• Mobile: Some peo­ple attempt to play to mobile’s strengths, with great suc­cess. DC of Pikkle in Japan showed a lot of crazy-ass Flash Lite games that are deliv­ered over mobile web. These mobile social games com­plete­ly cir­cum­vent the car­ri­ers and con­se­quent­ly dis­rupt the whole mobile mar­ket over there. Shades of Playy­oo here—although Pikkle has the ben­e­fit of 90% Flash Lite play­er pen­e­tra­tion, where­as in Europe we’re appar­ent­ly on 20%. Equal­ly true to mobile’s nature but offer­ing a com­plete­ly dif­fer­ent expe­ri­ence is loca­tion based gam­ing. Jere­my Irish talked about the ori­gins of Geo­caching and showed won­der­ful work he is doing at Ground­speak. Loca­tion based games are full of emer­gent com­plex­i­ty. I enjoyed hear­ing that Irish tries to have play­ers be in the world in stead of the screen when play­ing.
  • Mis­cel­la­neous: Sul­ka Haro’s talk about Hab­bo was sur­pris­ing­ly thought­ful. Lots of good stuff on iden­ti­ty play and how Habbo’s lack of explic­it sup­port for it is not hold­ing play­ers back—on the con­trary, less fea­tures seems to cre­ate more space for play. Takao Sawano of Nin­ten­do delight­ed me with an in depth look at the evo­lu­tion of the Wii Fit con­troller. Secret of the big N’s suc­cess is clear­ly the close col­lab­o­ra­tion between its hard- and soft­ware divi­sions. Rod Hum­ble unveiled The Sims Car­ni­val, EA’s con­tri­bu­tion to the con­tin­u­ing democ­ra­ti­za­tion of cre­ative tools (again rem­i­nis­cent of Playy­oo). Hum­ble proved to be a very knowl­edge­able not to men­tion fun­ny speak­er. See­ing Ralph Baer and Allan Alcorn play PONG on the Brown Box was awe­some.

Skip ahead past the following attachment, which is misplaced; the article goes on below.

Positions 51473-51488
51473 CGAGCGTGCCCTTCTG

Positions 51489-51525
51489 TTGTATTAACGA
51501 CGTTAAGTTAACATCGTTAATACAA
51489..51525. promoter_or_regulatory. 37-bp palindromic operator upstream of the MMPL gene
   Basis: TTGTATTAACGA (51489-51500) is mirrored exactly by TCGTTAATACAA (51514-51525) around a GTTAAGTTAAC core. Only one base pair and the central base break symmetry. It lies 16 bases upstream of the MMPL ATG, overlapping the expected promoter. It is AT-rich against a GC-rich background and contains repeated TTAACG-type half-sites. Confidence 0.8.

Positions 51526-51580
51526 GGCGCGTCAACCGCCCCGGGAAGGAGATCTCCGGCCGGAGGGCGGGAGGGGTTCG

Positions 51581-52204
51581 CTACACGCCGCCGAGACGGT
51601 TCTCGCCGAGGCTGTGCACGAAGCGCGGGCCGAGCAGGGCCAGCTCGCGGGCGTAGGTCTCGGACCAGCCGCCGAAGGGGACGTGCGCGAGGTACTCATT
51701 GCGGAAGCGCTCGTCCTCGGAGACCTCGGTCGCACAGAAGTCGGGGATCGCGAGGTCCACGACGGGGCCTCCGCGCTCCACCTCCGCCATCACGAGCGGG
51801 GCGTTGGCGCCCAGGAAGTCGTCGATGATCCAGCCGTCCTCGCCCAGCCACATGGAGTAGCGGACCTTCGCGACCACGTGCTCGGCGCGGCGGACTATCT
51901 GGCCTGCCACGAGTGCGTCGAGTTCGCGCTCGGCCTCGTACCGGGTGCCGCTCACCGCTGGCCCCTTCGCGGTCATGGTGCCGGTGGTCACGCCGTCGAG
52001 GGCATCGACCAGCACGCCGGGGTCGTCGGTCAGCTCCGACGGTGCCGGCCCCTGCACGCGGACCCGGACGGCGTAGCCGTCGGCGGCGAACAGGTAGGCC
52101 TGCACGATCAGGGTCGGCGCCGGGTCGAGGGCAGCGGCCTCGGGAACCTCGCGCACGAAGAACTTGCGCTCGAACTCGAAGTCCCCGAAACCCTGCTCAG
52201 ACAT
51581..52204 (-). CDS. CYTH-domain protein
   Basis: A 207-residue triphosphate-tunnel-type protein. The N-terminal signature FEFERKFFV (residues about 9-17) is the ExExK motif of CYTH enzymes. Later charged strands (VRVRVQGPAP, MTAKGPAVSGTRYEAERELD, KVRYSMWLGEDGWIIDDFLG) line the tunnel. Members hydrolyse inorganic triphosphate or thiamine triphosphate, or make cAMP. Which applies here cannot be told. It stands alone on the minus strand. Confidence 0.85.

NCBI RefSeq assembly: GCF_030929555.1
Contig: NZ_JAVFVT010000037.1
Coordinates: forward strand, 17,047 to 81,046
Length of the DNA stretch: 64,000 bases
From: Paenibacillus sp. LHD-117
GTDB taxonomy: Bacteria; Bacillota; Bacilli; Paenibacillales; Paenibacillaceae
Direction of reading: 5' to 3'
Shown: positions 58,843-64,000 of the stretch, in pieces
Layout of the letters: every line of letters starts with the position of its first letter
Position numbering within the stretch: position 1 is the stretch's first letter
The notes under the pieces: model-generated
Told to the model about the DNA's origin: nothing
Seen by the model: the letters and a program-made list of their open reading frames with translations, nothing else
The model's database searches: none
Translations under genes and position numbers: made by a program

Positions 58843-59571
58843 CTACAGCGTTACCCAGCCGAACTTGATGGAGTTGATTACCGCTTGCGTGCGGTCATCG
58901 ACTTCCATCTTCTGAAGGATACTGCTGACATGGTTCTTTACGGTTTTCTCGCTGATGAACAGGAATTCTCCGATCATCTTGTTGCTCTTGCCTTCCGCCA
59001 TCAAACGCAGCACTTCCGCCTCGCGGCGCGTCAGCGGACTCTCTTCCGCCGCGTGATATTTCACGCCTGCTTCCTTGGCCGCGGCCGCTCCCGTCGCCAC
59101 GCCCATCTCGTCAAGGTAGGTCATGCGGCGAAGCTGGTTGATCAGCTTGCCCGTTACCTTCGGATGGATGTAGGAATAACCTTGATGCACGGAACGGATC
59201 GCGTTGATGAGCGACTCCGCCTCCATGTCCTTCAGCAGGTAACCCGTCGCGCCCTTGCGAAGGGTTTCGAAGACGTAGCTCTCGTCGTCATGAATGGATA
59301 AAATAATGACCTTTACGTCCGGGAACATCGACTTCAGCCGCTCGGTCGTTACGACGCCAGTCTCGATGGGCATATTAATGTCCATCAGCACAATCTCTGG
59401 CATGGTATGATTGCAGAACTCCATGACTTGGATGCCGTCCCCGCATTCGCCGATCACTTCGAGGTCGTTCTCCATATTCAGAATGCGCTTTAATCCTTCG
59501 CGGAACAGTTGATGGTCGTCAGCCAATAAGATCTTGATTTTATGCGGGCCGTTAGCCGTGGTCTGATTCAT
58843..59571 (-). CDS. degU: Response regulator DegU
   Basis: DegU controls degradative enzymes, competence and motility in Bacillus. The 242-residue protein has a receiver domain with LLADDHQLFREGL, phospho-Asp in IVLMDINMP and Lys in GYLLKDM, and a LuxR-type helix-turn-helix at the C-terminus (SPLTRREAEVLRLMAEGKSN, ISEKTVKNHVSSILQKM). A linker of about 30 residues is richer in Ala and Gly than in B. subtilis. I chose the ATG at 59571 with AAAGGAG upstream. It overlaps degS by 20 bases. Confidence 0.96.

There was more—I’d love to go over all the won­der­ful indie games I saw at the IGF and else­where for instance—but these were by far the most enjoy­able ses­sions for me. If you’re look­ing for in-depth reports you could do worse than to start at Gama­su­tra. For me the real chal­lenge begins now—digesting this and mak­ing it applic­a­ble for inter­ac­tion design­ers on the web. I have a huge back­log of small­er posts lying around that I want to get out there first though (and this one has grown far too large already). So I’ll end here.

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Kars Alfrink

Kars is a designer, researcher and educator focused on emerging technologies, social progress and the built environment.

5 thoughts on “A Game Developers Conference 2008 postmortem”

  1. I total­ly agree with your view on GDC Mobile. It was just sad and same old same but I think the inno­va­tion cards idea was a bit lame. I didn’t get how it would be dif­fer­ent from the cur­rent ones like Ideo cards, GameGame cards… what ever there are. It would be nice to see such cards uti­lized IRL (out­side uni­ver­si­ties and their fun­ders (=companies)though). And I sup­pose there were over 18000 vis­i­tors!

  2. Hi Peck­osB, thanks for drop­ping by. I liked the cards, but then I’m a suck­er for cre­ative tech­niques. I don’t know the “GameGame cards” you men­tion, but I think Annakaisa’s cards are unique because of the con­strained set of nouns, verbs and adjec­tives they con­tain that are specif­i­cal­ly tai­lored to mobile casu­al games. I’d love to give them a go in IRL, if I ever do I’ll post about my expe­ri­ences.